I had the good fortune to come into my term as President of the PSA at a point when, over a decade or more, activist presidents and governing boards had taken up these challenges, building a remarkable array of creative initiatives that have enlivened our meetings, cultivated diversity in our own ranks, and catalyzed outreach programs that bring the fruits of our labours to a broader public. At the same time I‘ve learned, in the course of these last two years, how much each of these new departures has demanded of Jessica and the PSA executive office – not that she ever made a point of this, but it was obvious by the time I was working with her that the Executive Director position had evolved dramatically beyond the expectations that were in place most of a decade earlier when she took it on. Jessica took each new expansion of her remit in stride, in the spirit of ensuring that the PSA would thrive and its mission would be sustainable.

With the end of Jessica‘s term in sight, I had resolved that we should take on no new initiatives! It would be challenging enough to find a new institutional host for the Executive Office and search for Jessica‘s successor as Executive Director. At the same time, however, our publishing agreement with the University of Chicago Press was coming to an end and, given how volatile the journal publishing world is these days, we decided we should explore a range of options. Then the Coronavirus delivered us a pandemic that upended all our well-laid plans for PSA 2020, the final biennial meeting that Jessica would have managed. Any one of these urgent demands would represent a significant overload for an executive office and director already stretched to the limit; taken together they seemed to me overwhelming. There isn‘t one particular event or episode that sticks out as emblematic of what it‘s like to work with Jessica; it‘s the fact that she played an absolutely essential role leading, guiding, supporting me, the Governing Board, innumerable PSA committees, as we navigated all of these crises-cum-transitions at once.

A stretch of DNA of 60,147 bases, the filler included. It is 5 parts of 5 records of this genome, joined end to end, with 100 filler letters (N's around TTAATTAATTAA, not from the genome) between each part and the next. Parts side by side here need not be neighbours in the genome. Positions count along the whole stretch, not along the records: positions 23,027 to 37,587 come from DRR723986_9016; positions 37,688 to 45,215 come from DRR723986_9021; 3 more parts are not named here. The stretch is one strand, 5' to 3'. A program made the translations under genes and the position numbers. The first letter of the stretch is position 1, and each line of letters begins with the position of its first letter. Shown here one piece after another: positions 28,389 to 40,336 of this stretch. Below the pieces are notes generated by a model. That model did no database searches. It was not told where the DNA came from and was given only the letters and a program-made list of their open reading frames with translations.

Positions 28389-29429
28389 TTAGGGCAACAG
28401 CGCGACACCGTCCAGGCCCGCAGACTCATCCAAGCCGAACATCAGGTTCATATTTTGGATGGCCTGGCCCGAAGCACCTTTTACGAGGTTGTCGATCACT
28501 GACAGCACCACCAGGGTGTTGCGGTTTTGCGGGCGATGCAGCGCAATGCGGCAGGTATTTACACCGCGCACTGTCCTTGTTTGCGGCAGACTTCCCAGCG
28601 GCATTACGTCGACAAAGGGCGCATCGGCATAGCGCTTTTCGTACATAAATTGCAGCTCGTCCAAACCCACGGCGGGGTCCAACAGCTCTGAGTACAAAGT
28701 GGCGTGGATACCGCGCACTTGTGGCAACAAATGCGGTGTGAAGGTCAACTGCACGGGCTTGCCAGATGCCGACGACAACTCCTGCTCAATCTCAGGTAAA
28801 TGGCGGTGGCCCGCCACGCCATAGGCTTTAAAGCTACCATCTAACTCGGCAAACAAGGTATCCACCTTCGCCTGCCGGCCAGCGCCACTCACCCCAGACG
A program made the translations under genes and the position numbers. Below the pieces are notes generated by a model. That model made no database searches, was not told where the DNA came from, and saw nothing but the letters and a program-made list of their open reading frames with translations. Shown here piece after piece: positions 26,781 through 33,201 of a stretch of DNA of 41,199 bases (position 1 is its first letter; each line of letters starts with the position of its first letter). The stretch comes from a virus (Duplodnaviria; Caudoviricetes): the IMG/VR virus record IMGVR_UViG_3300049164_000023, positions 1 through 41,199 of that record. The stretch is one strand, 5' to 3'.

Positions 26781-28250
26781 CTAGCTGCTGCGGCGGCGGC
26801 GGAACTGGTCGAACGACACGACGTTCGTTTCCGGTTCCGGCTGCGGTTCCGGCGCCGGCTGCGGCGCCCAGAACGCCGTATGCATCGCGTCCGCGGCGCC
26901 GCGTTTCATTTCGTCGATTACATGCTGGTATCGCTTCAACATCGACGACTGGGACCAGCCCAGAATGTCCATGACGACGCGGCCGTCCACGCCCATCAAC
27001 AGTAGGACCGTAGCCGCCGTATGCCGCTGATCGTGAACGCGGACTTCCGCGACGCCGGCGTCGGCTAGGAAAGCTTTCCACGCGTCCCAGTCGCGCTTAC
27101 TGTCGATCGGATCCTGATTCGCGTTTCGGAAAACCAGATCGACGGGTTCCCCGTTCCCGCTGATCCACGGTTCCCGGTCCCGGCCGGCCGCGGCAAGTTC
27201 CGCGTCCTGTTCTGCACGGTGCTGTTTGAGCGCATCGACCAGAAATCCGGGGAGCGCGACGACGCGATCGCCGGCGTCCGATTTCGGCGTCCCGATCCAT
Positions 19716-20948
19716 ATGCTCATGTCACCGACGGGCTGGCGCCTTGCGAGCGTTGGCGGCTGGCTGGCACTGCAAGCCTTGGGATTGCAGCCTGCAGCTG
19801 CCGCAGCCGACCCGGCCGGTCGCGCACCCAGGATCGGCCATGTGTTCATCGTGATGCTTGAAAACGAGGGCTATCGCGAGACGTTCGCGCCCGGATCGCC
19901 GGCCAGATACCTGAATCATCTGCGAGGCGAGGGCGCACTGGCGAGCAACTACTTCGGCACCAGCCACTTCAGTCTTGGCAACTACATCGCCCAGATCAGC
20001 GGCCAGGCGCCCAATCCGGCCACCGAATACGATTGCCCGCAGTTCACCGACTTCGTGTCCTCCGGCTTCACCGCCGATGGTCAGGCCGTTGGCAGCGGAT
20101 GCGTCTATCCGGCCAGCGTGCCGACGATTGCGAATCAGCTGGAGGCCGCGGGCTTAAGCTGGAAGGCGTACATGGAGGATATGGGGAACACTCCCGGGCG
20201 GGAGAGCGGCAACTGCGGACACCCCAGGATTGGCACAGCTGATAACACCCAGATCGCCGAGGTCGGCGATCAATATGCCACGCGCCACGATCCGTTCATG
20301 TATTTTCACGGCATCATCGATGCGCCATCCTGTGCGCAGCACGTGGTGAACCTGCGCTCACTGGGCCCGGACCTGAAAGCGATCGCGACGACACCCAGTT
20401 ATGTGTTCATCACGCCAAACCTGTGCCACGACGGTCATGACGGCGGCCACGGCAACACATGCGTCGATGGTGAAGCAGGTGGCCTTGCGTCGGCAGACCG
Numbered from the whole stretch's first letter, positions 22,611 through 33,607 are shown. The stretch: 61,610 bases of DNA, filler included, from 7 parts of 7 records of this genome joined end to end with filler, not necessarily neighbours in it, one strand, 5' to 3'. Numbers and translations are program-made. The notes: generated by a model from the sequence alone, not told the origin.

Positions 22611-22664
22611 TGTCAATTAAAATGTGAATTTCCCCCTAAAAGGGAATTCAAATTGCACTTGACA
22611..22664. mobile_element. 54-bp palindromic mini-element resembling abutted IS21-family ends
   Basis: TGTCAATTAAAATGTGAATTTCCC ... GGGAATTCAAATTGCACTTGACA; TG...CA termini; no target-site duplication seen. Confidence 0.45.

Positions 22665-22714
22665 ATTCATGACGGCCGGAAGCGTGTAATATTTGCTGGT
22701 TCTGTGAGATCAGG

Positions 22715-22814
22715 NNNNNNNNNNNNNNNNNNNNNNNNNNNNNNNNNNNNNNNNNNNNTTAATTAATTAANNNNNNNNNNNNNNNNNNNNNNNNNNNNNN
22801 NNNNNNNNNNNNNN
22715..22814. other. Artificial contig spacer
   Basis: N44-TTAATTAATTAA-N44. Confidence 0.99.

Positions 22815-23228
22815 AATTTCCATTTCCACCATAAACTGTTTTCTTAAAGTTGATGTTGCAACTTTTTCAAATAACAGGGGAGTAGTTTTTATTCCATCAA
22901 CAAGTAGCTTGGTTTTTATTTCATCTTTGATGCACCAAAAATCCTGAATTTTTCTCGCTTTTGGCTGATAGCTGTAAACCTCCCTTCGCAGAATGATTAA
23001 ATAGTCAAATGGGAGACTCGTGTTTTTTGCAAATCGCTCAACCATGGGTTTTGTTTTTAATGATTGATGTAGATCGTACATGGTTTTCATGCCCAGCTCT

That said, here‘s one example that‘s especially telling. The journal publisher search was a long, labour-intensive process. University of Chicago Press has been an excellent publishing partner, maintaining impressively high standards for the journal and at the same time managing our membership but, after reviewing half a dozen publishing proposals, we decided to move Philosophy of Science to Cambridge University Press. This was the catalyst for bringing our membership in-house, a challenge Jessica took on willingly, indeed, enthusiastically, scaling yet another dauntingly steep learning curve. She identified a number of potential management systems, interviewed multiple providers, and settled on one that will not only meet our membership management needs, but provides an online platform that will streamline a whole range of administrative functions crucial to the smooth running the executive office, the Governing Board and committees, our meetings, and outreach initiatives. Most visibly, it has also made it possible to build out an entirely new member and public-facing PSA website. So at a point when Jessica could have been winding down, handing off Executive Office operations and this new challenge to her successor, she made the creation of this ambitious new PSA website a priority.

One of the first things Jessica did when she first took up the role of Executive Director was to build the PSA website we‘ve relied on throughout her eight-year tenure. It‘s an enormous gift to the PSA that she‘s ending her term with this massive undertaking, leaving the association stronger and richer than she found it in every possible sense. This is not just dedication, but dedication with a vision, from which we will all benefit for a long time to come. We owe Jessica an immense debt of gratitude!

Alison Wylie

Canada Research Chair in the Philosophy of the Social and Historical Sciences

University of British Colombia

PSA President (2018-2020)